Wales hits COVID vaccine targets in UK first

Mark Drakeford, who has overseen the vaccine roll out in Wales.
University Hospital Wales, Mark Drakeford and a COVID-19 vaccine. Source: U.S. Secretary of Defense (via. Wikimedia Commons), Mick Lobb (via. Geograph) and CPMR (via. Wikimedia Commons).
By Morgan Perry | Political Editor

Wales has become the first nation in the UK to offer its top four priority groups a coronavirus vaccine, the Welsh Government has said. 

By the end of Valentine’s Day, all over 70s, as well as care home residents and workers, had been offered their first dose of the COVID-19 vaccine. 

First Minister, Mark Drakeford announced the news, and praised “everyone who had been working around the clock to reach this point”. 

Wales is currently leading the way in terms of coronavirus vaccinations, with nearly 23% of the population having received the first dose, and more than three quarters of a million jabs issued already.

In England, 21% of the population had been vaccinated as of February 11. The figure was 20.4% in Scotland and 19.7 in Northern Ireland. 

The news came in the same week that it had been announced that the rate of coronavirus in Wales had fallen below 100 cases-per-100,000 people for the first time since last year.

The next step in Wales will be to vaccinate the remaining five priority groups, which will first see all residents aged 65 and over, followed by all adults aged 16-64 with underlying health issues which put them at a higher risk of falling ill with the coronavirus. 

Welsh Health Minister, Vaughan Gething said a “leave no one behind” approach was being adopted, with the ambition of physically vaccinating all of those in the top four groups as quickly as possible.

Delays incoming

Despite the good progress, vaccine supplies are set to stall in the coming weeks, meaning there is likely to be a sudden downturn in the number of Welsh vaccinations.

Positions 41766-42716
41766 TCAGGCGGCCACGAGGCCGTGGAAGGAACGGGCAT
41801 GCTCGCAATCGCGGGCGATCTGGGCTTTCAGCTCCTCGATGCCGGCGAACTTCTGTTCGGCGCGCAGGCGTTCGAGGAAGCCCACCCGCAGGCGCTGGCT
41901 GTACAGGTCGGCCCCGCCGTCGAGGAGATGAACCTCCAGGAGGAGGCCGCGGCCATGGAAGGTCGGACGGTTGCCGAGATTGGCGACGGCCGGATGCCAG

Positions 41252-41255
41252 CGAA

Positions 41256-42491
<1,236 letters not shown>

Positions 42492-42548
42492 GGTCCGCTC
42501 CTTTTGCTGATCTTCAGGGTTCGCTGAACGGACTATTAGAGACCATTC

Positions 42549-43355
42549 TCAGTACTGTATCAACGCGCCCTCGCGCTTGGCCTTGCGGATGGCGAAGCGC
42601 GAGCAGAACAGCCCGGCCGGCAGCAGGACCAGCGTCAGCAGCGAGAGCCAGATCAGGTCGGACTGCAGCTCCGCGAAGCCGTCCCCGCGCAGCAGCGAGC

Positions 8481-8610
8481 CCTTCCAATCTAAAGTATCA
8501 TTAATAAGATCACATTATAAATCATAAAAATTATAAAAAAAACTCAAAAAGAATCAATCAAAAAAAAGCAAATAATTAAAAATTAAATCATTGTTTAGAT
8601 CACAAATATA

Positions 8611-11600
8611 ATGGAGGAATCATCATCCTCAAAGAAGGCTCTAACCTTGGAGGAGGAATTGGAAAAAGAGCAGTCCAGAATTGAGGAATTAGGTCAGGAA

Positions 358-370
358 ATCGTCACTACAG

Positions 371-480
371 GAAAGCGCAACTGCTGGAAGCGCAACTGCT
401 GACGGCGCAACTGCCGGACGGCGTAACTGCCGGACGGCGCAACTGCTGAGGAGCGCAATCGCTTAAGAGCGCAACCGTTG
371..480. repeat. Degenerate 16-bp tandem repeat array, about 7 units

The delay will be caused by a drop in the supply of the inoculation manufactured by Pfizer-BioNTech. 

As a result, four vaccination centres in Wales will close, and others will reduce their operating hours. Until now, school and community halls, hospitals and GP’s surgeries have all been commandeered as makeshift vaccination centres.  

Earlier this year, Drakeford and the Welsh Government came under fire for proposing a plan to slow the rate of vaccination in Wales, in order to factor in the reduction in available jabs.

The move was seen by some as highly controversial at the time but doesn’t appear to have hindered Wales’ initial vaccination programme. 

The Welsh Government has already said that it has planned and prepared for the sudden drop in the number of available vaccines, as have other UK nations. 

Speaking to the Senedd, Drakeford said: “We know that we are going to get less vaccine over the next few weeks than we have over the past few weeks.

“That was planned for and known for … we are confident that we will remain on track.”

“A great achievement”

Leader of the Welsh Conservative group in the Senedd, Andrew RT Davies said that hitting the milestone was “a great achievement”. 

“This is a significant milestone we can all celebrate as we look to recover from the pandemic and rebuild Wales”, he added. 

He also called on the Welsh Government to devise a “roadmap out of lockdown”. Ministers will, given the progress with vaccinations, undoubtedly wish to be cautious as they announce the next steps in lifting public health restrictions. 

Plaid Cymru, too, praised the roll-out, adding that the pro-independence party will continue to lobby for the roll-out of the vaccine to “those in all care settings, not just the elderly” 

They also argued in favour of “key workers in schools, the emergency services and public transport to be brought in to the priority system sooner.”

Follow @gairrhyddpol for all of the latest updates from the world of politics.

Politics Morgan Perry

Add Comment

Click here to post a comment

Your email address will not be published. Required fields are marked *